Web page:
Date: August 20 2003
Author: Christie Eliezer
Publication: Beat (Australia)
Headline: Tegan & Sara
Tegan & Sara are twin sisters, 22, from Canada, gay, shaggy dark haired, stand about 5' 3" and their album "If It Was You" (Shock) is one of those records whose popularity spreads by word of mouth. They're intelligent, obnoxious, nice by nature and sarcastic, and have no problem showing off their sibling rivalry. At their feisty live shows, which they hope to bring to Australia in September, they chat about everything from their grandmum's New Years Eve mohawk to J.Lo's rider, they bitch at each other and at the band, say totally inappropriate things, and occasionally break into a song. "When we started out, we only had five songs and were booked to do 45-minute sets," Tegan explains. "So we'd chat about everything. Nowadays, we gotta do two and a half our sets. My God, that'd be 30 songs if we didn't talk! The audiences still demand the chat. I think Sara and I are both very funny, but the crowds don't always seem to think so. "Ya know, Neil (Young) and his manager Elliott (Roberts, who signed the twins to their Vapor Records) say that we won't make our great album until we're 28. So, hey, no pressure! It's about having fun and making sure the people are entertained. I don't like being onstage for too long. After awhile, I'm telling the crowd, Hey, wanna go for dinner? Bruce Springsteen and those three hour shows? C'mon!"

The music is guitar pop/rock-centred, but can depend on their whims fly off into bluegrass ("Living Room about purving into someone else's window") to the folky "Underwater" (Sara tries to write a children's book and realises it's too tortured for tots) to punky Pixies/Breeders edge ("Monday Monday Monday" about Sara's mood swings and "Time Running"). The quieter Sara's songs are quite cinematic, with lines like "Pulling tangles out of your hair in the back seat."

They deliberately made the record with a lo-fi basement feel says Tegan. After all that's where they used to rehearse with a series of snotty nosed punk bands, before they tired of blowing up their cheap amps and became a duo instead.

But a highlight is the closing "Don't Confess (This Thing That Breaks My Heart"), an epic by their standards. "It was a very quiet song when I wrote it," Tigan recalls. "I remember I was talking to Sarah, and I wrote it virtually in front of her. That really annoyed her. It was about my moving to Vancouver from Calgary where we grew up, and missing the snow, which I never thought I was. We did the song live a couple of times, and it grew into an epic. When we were recording it, we were torn whether to make it quiet or make it all cheesy with violins and cellos. We went midway."

Nothing like writing a song AND annoying a sister at the same time... "Yeah, it was great! But she lives 3,000 miles away on the other side of Canada, so we don't see each other except when we're on the road. But we really don't have any issues. We have that annoying sister rivalry, I guess, but that's fading away 'cos we are getting older. If we do have a fight, it's not so much a screaming row but just sulkily ignoring each other. But I know my mum gets a bit concerned about some of our comments to each other. She thinks she let us down."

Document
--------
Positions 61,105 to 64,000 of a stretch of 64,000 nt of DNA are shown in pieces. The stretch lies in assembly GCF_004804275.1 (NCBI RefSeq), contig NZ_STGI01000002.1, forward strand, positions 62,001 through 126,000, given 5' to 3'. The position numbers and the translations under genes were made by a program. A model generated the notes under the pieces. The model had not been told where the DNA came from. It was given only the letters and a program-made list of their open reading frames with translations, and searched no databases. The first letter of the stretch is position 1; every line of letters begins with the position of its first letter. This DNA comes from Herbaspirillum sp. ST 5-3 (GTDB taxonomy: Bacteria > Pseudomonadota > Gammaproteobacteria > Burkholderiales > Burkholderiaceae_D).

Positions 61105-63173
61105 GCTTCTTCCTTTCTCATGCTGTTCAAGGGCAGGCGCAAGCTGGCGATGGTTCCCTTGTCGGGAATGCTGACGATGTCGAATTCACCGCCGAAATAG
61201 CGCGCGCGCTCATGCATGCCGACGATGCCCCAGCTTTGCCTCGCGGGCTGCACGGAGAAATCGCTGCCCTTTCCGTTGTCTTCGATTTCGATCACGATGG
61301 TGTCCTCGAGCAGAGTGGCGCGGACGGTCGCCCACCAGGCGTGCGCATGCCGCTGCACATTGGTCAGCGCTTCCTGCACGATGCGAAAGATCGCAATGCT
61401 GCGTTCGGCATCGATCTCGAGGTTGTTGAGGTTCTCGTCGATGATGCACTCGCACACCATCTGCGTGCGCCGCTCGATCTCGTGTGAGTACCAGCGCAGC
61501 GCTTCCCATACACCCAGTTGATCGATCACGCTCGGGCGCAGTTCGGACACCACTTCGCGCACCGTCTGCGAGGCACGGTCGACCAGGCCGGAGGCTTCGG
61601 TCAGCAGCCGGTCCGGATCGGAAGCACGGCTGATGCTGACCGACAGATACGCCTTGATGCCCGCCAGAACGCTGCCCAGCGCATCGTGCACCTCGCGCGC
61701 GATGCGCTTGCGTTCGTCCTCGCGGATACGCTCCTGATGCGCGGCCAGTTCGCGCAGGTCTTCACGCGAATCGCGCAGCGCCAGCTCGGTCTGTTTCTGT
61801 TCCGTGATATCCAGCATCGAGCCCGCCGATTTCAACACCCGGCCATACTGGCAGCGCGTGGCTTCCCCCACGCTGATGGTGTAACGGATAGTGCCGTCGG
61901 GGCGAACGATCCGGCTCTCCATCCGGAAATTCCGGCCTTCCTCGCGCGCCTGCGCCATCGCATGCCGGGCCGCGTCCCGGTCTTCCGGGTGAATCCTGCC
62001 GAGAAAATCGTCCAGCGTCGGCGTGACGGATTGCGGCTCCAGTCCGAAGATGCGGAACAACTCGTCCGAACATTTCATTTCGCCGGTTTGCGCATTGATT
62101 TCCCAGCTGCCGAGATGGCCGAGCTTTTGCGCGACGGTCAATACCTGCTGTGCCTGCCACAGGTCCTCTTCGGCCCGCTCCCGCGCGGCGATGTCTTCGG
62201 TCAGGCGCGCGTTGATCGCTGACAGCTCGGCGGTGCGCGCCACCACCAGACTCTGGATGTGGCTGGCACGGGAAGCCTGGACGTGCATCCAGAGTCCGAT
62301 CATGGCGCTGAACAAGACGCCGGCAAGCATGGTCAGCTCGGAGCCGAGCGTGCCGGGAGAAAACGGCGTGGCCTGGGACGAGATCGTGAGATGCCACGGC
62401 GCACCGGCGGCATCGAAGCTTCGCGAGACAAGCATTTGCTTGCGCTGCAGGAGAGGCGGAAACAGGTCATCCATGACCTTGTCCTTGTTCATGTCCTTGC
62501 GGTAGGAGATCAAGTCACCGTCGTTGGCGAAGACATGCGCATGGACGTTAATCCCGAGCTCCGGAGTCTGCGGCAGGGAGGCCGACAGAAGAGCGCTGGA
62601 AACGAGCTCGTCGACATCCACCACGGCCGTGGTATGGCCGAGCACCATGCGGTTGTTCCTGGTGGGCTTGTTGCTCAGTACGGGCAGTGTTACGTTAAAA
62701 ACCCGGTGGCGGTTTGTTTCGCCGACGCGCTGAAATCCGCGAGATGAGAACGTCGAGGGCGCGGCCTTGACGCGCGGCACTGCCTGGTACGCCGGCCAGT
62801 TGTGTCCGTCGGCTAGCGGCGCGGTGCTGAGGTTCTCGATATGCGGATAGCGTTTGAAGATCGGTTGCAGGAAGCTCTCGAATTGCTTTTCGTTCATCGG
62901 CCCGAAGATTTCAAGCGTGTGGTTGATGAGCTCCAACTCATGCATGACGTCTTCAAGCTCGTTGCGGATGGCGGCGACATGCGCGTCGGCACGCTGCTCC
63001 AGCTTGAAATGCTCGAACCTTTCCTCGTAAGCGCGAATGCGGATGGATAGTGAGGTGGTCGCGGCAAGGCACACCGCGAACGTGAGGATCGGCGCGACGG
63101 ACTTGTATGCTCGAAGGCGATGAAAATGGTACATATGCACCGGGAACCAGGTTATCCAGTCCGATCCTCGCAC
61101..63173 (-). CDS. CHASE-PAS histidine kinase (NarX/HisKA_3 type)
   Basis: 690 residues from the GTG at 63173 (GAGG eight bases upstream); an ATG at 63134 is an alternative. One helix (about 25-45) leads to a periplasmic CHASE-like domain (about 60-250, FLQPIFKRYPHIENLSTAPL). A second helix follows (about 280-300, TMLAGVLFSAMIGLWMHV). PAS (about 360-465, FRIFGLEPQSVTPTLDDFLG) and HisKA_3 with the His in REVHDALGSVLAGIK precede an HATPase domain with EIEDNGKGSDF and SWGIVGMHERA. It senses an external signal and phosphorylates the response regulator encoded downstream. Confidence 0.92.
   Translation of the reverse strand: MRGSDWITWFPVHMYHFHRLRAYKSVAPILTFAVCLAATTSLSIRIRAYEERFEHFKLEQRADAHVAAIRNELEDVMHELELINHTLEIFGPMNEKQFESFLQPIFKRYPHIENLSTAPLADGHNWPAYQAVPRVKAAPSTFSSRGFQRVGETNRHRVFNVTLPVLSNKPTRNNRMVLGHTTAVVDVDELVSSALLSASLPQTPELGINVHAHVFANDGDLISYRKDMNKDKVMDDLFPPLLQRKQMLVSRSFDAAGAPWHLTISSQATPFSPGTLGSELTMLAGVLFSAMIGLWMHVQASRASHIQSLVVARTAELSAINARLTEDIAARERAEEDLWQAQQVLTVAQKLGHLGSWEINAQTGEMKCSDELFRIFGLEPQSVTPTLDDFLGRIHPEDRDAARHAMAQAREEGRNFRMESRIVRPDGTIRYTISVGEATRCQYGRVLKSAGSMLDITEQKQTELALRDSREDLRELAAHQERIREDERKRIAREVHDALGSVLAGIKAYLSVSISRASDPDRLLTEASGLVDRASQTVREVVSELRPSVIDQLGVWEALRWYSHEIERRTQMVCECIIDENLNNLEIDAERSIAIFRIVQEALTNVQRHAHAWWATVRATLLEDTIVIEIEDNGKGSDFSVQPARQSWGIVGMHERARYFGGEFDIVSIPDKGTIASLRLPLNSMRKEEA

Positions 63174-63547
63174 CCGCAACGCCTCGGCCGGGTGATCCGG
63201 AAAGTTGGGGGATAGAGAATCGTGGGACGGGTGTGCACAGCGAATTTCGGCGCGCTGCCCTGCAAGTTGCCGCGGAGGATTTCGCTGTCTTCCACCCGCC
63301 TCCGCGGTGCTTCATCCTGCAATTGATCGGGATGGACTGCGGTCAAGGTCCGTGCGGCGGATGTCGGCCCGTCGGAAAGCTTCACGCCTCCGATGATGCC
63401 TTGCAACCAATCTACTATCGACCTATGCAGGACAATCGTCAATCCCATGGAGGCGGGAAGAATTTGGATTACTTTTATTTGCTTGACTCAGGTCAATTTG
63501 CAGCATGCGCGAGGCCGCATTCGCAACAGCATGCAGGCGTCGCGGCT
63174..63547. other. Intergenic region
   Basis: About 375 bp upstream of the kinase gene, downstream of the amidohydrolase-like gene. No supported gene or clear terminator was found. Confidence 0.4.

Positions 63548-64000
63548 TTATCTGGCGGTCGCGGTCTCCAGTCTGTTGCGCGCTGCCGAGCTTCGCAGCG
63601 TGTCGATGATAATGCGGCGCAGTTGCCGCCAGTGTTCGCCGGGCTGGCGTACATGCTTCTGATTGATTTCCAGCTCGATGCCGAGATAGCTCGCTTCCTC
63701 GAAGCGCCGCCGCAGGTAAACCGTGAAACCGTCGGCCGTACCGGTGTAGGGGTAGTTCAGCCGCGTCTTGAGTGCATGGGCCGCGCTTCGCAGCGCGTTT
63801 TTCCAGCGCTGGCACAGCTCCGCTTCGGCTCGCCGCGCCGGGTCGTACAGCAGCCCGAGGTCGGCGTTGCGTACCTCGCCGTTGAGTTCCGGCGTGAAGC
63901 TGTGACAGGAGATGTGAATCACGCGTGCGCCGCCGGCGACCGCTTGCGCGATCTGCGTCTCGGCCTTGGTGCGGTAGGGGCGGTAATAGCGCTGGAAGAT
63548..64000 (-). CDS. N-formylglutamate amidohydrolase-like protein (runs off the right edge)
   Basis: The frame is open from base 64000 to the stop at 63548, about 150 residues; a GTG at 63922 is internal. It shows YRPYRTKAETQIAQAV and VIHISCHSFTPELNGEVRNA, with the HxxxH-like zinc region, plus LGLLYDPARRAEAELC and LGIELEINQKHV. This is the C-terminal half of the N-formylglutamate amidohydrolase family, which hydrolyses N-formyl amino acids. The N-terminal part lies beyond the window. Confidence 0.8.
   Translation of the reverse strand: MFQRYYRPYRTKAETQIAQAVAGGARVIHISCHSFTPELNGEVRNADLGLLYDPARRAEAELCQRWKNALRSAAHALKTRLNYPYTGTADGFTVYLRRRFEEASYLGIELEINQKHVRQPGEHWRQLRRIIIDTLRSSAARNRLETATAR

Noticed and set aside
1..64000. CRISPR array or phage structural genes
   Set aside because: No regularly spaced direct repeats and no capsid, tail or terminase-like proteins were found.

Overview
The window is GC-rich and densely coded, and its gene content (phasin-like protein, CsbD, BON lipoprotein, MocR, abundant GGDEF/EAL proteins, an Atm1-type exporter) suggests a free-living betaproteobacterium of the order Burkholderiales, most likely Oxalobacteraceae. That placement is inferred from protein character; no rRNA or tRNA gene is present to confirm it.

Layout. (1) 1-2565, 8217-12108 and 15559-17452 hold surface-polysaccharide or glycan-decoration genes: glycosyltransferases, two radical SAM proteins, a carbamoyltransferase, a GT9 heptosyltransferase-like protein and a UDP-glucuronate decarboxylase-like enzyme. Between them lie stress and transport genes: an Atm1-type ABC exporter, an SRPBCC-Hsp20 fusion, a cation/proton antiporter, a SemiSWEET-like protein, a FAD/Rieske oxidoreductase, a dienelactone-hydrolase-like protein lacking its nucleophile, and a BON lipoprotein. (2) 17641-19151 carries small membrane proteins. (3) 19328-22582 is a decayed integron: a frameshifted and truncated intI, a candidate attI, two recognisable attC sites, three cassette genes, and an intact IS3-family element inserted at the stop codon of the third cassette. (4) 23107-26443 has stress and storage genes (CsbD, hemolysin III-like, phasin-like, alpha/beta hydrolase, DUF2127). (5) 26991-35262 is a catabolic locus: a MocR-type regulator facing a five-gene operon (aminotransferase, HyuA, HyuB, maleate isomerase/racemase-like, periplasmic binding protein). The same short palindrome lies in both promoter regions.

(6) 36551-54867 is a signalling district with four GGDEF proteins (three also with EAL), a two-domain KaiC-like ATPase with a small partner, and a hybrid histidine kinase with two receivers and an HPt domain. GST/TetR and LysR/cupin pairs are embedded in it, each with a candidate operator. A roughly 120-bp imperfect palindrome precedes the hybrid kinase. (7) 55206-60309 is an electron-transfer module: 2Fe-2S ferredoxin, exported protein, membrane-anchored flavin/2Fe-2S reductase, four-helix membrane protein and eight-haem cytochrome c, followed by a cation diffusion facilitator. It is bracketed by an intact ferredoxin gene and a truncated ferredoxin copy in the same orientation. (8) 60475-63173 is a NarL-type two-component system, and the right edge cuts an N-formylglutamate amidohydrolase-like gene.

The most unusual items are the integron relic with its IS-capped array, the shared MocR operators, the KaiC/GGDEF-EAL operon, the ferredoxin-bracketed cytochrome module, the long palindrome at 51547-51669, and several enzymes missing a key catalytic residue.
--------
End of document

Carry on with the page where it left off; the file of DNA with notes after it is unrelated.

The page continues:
What does mum think of the show? "She and dad, and our grandparents read our articles on the Internet, they're right into it. We always loved music, and played music, and think they're glad we could make it into a job. My stepdad called the other day asking if we needed money. It's exciting for him that after five years of doing this, we don't need money. They were probably terrified we'd end up slacker musicians, living in the basement and living off our parents until we were middle aged." How autobiographical is "Living Room"? :"It's straight out of real life. I moved in one night into my apartment. In the morning, I looked out through the window next door, and no one seemed to be living there. So I'd walk around my apartment almost naked. Six months later I realised there were people next door and I was horrified."

The kids of "hippie" parents Stephen Quinn, a housing developer, and Sonia Clement, a therapist. Tigan recalls how casually they took the news that their two daughters were gay. (That didn't stop Ryan Adams from developing a crush on Sara when they opened for him recently). When they started out playing after graduating from high school and got signed at 18 to Vapor Records, Tegan & Sara were compared to Ani DiFranco. Their first album, "This Business Of Art" certainly took that route. But their love for U2 and Bruce Springsteen emerges on the new album. The single "Monday Monday Monday" is getting college radio airplay in the U.S. There's radio airplay in Canada too but they reckon they don't really fit into there between Nickelback and No Doubt.

"We toured with Ben Folds through America a few months ago, that brought us to a lot of new audiences. We love the way he travels around the world and plays. He had so many nice things to say about Australia, and we've got relations in Australia too. I'd rather be big in Australia or Japan, than big in Canada or America. It's where people are discovering our music through word of mouth, which is kinda more cool."